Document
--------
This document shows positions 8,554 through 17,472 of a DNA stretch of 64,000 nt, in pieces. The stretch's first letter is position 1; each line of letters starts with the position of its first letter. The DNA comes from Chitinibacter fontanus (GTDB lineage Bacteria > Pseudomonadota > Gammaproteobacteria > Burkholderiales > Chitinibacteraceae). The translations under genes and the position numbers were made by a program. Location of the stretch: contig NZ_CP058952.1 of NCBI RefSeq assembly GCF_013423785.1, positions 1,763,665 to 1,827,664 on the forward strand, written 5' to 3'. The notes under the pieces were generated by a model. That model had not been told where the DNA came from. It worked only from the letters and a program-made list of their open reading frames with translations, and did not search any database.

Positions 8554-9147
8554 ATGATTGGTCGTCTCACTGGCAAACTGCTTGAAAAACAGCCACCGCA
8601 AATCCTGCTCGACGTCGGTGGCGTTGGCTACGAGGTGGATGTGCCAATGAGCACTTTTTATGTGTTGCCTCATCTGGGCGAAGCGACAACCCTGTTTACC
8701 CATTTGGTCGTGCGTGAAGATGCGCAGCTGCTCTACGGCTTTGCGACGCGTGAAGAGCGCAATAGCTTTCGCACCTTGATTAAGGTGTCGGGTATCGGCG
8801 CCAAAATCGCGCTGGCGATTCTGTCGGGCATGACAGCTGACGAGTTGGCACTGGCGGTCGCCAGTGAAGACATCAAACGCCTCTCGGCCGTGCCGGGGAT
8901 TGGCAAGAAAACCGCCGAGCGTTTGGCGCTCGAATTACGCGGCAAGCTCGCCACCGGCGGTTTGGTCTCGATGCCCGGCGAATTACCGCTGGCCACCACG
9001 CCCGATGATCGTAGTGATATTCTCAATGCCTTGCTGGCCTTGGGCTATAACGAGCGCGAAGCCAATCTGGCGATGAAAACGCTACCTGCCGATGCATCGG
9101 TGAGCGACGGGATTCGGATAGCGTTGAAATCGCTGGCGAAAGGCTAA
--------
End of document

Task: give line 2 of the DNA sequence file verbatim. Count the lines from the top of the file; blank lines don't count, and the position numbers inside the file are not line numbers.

Positions 8554-9147